I’d also like to wish the players and management a good summer break. The levels of professionalism within the club have increased tenfold in just a few years and the fact we will end the season as one of the top 20 Women’s football teams in the country is amazing. Every player has worn the badge with pride this year and I’d like to thank you personally. I’ve been lucky enough to be at most games, home and away, this season and I see the preparation and the intense pride the squad has. Unfortunately, some players won’t return for next season – that’s the nature of football, and other new faces will arrive, so thank you to all. Also, a virtual round of applause for Simon and his team on what they have done this season.

It has been quite a week in football. One that has shown the best and the worst of the game. There’s been way too many words written about the attempts by six English clubs to follow a ‘greed is good’ mentality and hope that nobody would care. Unfortunately, those clubs neglected to understand the mood in the room. Overseas ownership of football is a relatively new thing – at the start of the Premier League back in 1992 there was only one Non-British manager, let alone any overseas owners. Nearly thirty years later and there are few owners of English football clubs at the highest level who really understand what football really means to the fans.

We’ve seen statements such as “Legacy fans are not the future”, “shortening matches as the attention spans of young fans is not long enough” and of course the promise of “solidarity payments”. I do not think for one minute any of those club owners expected the response they got from fans, the media, football in general or, more tellingly, their own managers and players.

You can understand, to an extent, the US owners view, having grown up on closed-shop, franchised sports. But one of those six is owned by an Englishman – Daniel Levy at Spurs. Surely he understood what he was doing when he agreed to join the league? The ramifications of the collapse of the ESL may be hugely damaging for clubs. Manchester United’s share price, and thus their value, took a massive hit on the New York Stock Exchange this week, whilst their CEO has fallen on his sword. Clubs may be fined, they may be barred from future competitions and of course, the damage between their relationships with their fans may have been irreparably damaged.

If you looked closely at the original press release by the ESL there was one line towards the end of the statement that mentioned there would also be a corresponding Women’s league set up in the future – almost a tokenistic, throw-away line as if it was an after thought. At this stage of the development of the Women’s game it would utter madness to create such a competition. Whilst the English clubs are getting stronger and stronger every season, the real test comes from the French and German sides, who would not have been able to join the ESL.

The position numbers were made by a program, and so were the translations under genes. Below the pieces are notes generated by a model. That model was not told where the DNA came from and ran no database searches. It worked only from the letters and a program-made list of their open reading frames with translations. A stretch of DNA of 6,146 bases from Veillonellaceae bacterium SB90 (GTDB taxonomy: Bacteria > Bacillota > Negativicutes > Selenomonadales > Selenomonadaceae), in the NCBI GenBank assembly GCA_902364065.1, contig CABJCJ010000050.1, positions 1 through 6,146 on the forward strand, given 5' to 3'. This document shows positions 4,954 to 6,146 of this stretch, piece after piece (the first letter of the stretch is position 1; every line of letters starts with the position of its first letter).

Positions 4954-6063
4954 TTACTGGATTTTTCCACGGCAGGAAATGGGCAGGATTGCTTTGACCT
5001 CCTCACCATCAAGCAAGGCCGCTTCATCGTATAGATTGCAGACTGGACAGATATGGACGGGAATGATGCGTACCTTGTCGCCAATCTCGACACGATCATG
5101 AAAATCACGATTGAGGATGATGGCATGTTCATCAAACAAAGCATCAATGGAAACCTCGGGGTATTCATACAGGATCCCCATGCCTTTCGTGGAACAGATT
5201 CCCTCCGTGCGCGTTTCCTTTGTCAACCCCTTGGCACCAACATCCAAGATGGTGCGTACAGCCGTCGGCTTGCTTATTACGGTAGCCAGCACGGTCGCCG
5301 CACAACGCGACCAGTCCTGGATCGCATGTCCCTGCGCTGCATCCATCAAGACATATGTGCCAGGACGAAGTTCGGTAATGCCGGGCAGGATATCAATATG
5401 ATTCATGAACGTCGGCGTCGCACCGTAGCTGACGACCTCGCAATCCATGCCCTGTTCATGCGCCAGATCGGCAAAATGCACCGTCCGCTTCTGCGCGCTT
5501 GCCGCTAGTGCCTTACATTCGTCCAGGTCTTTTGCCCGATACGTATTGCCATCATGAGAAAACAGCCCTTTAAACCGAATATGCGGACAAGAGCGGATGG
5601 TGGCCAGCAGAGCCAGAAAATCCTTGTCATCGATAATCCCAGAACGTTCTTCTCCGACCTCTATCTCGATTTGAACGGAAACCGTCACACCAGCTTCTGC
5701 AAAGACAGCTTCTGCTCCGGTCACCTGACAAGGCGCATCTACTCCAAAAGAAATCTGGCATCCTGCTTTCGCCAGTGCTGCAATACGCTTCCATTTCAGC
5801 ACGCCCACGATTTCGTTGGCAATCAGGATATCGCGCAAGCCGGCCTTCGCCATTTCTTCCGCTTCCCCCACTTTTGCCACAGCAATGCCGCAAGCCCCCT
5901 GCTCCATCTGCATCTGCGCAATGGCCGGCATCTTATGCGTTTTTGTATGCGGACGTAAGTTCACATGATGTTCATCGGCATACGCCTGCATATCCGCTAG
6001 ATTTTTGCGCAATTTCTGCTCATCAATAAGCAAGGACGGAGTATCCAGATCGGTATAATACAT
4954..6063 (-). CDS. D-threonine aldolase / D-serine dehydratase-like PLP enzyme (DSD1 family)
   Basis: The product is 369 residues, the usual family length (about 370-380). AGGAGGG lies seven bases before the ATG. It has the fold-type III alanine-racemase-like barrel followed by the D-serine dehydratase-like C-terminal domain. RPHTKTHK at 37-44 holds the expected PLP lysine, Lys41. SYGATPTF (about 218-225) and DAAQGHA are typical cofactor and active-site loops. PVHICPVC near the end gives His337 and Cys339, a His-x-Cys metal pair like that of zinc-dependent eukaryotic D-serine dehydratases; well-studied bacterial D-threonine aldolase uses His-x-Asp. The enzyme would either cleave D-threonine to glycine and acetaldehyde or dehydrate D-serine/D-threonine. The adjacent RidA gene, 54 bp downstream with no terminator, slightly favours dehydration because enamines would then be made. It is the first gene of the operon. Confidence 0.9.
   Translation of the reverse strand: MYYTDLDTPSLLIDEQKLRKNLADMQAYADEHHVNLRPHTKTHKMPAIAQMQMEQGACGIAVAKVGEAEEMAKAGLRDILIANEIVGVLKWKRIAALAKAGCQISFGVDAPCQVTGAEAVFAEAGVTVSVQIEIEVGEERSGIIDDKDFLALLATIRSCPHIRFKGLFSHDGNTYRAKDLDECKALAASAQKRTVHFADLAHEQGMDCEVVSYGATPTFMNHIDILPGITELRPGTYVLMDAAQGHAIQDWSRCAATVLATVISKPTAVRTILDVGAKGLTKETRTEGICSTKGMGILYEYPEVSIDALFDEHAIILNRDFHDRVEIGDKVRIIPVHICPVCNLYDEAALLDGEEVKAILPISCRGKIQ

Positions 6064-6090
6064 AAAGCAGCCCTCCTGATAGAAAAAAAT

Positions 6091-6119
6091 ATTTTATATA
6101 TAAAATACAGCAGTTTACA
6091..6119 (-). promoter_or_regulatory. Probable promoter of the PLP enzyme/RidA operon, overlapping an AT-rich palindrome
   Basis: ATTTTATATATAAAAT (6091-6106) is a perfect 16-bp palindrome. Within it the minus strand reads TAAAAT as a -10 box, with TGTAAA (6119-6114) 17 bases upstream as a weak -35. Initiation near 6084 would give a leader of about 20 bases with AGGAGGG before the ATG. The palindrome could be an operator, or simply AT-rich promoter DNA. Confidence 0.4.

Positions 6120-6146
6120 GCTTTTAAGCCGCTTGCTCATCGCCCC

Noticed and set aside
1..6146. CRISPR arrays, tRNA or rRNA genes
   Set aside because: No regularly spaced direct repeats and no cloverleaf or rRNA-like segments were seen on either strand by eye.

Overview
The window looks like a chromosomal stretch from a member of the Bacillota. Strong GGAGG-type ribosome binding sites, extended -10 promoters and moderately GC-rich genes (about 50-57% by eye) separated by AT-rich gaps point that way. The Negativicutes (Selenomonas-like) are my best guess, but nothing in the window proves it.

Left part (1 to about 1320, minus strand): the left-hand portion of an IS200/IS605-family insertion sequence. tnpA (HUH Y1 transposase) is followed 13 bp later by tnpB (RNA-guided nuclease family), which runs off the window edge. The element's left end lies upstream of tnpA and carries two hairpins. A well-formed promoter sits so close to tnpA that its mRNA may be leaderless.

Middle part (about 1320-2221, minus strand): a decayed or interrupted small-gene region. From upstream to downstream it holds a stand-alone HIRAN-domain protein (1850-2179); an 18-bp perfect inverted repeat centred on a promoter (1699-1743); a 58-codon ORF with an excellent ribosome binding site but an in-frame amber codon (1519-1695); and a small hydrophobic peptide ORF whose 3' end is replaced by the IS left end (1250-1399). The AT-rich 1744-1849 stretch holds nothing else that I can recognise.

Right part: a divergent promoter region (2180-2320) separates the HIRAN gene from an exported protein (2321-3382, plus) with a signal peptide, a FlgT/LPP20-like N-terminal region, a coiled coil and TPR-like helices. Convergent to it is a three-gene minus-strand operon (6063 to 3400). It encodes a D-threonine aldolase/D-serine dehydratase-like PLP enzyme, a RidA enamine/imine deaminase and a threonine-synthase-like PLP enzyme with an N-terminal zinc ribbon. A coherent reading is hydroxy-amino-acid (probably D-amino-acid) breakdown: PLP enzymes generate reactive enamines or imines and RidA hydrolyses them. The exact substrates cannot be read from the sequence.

Arsenal are the only English team to have won the Women’s European Champions League and that was nearly 15 years ago. The tournament has been dominated by Lyon who have won the last five titles with titles before that shared between the German trio of Frankfurt, Wolfsburg and Turbine Potsdam. No Real Madrid, no Juventus, No AC Milan – in fact only Barcelona have appeared in the final out of all the other ESL sides in the past fifteen years.

There’s a plan to strengthen the domestic Women’s game, massively helped by the sponsorship of Barclays and the recent TV deal. The game does not the ESL or any similar competition that would harm Women’s football for years to come.

Let’s hope that the country continues on our road out of restrictions and the next time I’m writing these notes we will have fans back in the Dripping Pan.

Come on you Rooks!


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In the wake of the chaos and confusion caused by the announcement of the European Super League, Lewes GM Supremo, Maggie Murphy appeared on Sky Sports to give her view on it and the suggestion about there being a Women’s ESL created alongside. As always, Maggie was a voice of reason on the matter.

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Rooks Director Karen Dobres appeared on The Soccer Snob’s Podcast this week. Soccer Snobs are a group of Canadian football (‘soccer’) fans who have a mission statement is to grow and promote the game of soccer.

“We will work extremely hard to keep our content fresh and on the cutting edge of the sport. We will always be enthusiastic and honest; but in a positive way and will suggest solutions as opposed to questions. We are committed to helping our community and will use our sponsorship money to not only cover the costs of running the show, but to provide opportunities to youth who may need it within the local game. Our end goal in this is to promote the beautiful game by bringing forward new and useful information, humour and enthusiasm to our listeners.”